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IKEA will open in Cheras this November
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The best weekend getaways: A look inside our October 2015 issue
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The eight species of clubbers in KL
Illustration: Sio Yean 1. The Dancing Queen It’s Friday night, the lights are low, and the Dancing Queen is out in full force. Sequined bandage dress,...
Sir Ian McKellen
His close friends call him ‘Serena’. Meant as a campy play on ‘Sir Ian’, it’s an oddly appropriate nickname for an actor who exudes an air of such immaculate serenity. Whether he’s glad-handing ‘X-Men’ fans on the red carpet, defending gay rights in his role as co-founder of Stonewall or saving Middle Earth as Gandalf the Grey, Ian McKellen is the calm eye of whatever storm happens to be raging. And he’s just as laidback in person, spending a fair portion of our interview umm-ing, aah-ing and gazing wistfully out of the window – not in a senior-moment sort of way, but with the confident demeanour of a man who simply refuses to be hurried. But like any stage veteran, he does occasionally show his thespian streak: grabbing his back theatrically to evoke the aches of old age, or grinning slyly as he recounts a cheeky anecdote about working with Will Smith. We’re at the Langham Hotel in central London to discuss ‘Mr Holmes’, in which the 75-year-old McKellen dons ageing make-up to play a 90-year-old Sherlock Holmes, who’s living in a quiet corner of post-WWII Sussex until an old case rears its head. It’s an incredibly controlled performance, packed with pathos and subtlety: not as crowd-pleasing, perhaps, as Gandalf or Magneto, but every bit as memorable. Have you always wanted to play Sherlock Holmes? I never thought I’d play him. Sometimes these things just happen. I never thought I’d play Hitler, but someone once asked me to and it was a jolly good script! The list of screen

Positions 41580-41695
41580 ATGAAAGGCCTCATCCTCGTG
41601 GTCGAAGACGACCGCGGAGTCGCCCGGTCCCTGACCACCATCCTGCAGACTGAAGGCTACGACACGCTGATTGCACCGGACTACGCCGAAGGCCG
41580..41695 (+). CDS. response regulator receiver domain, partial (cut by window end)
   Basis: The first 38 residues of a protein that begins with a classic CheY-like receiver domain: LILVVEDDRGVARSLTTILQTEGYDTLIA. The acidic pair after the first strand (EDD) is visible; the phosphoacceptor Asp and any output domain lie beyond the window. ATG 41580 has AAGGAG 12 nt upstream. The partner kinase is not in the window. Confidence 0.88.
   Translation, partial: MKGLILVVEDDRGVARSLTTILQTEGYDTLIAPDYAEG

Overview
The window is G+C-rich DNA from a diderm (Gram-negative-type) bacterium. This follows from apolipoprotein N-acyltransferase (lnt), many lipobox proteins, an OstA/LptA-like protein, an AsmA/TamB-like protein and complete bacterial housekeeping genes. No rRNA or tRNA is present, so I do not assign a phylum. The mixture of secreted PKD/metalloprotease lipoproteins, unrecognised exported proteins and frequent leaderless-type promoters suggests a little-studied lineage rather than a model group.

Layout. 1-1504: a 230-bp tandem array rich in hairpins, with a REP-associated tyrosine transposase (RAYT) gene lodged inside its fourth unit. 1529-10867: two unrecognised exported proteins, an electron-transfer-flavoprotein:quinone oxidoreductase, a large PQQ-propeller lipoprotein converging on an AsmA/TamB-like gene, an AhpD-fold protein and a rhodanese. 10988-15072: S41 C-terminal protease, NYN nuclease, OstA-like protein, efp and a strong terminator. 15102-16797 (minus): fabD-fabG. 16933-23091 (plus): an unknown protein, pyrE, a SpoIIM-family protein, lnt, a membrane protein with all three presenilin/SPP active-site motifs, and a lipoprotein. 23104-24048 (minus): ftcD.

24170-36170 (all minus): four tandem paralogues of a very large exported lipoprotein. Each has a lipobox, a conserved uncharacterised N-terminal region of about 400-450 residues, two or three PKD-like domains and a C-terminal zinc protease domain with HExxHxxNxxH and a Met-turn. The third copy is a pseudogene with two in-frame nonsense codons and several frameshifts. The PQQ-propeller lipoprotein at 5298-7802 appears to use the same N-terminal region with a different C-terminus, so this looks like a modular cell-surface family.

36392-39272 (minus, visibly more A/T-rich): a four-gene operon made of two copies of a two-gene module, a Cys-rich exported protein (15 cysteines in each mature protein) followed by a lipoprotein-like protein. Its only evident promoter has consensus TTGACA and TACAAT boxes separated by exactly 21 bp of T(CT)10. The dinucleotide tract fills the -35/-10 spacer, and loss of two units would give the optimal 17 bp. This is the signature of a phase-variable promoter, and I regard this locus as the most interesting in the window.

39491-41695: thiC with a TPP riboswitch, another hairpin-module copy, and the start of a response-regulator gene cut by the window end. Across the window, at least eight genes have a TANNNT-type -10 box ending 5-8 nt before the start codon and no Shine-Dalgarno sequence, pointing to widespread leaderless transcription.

‘I don’t think I get the credit that I deserve but I don’t really care, at the end of the day it’s all an illusion,’ says KL’s Adam Kasturi, the prolific producer of electronic music. The sentiment is expected; it wouldn’t surprise people in the know, people familiar with him and his music. Not many are, though the outlier has made a habit of regularly releasing tracks, original collaborations and remixes – ominous, post-grime productions of stunningly sinister scopes – to satisfy our gleaming fetish of indulging in boredom, the never-ending, post-modern plea for newer-than- new music. Adam Kasturi isn’t exactly bored – no, he has a deep reverence for the Artist and the Work. A snapshot of young, urban frustration, his work is pure kinetic energy; cold, forceful, lurching, with percussion popping off in pulses. At 14 years old, he began making music on a PlayStation application, amassing a sea of unreleased songs before dropping his debut album ‘Jaguar’ in 2012 when he was 26. This month, he puts out ‘Amok’, his third LP. You’ve been described as being a ‘workaholic’. I love making music, that’s why I’ve been doing it for years and years. Every artist is his own worst critic, but when you’re good at one thing, you get bored of it easily, and then you try to break away from it. You don’t know how far you can go with the sound, what’s the point, what’s the motive when you write, do you do it because you’re trying to look cool, or is it more than that? I question these things;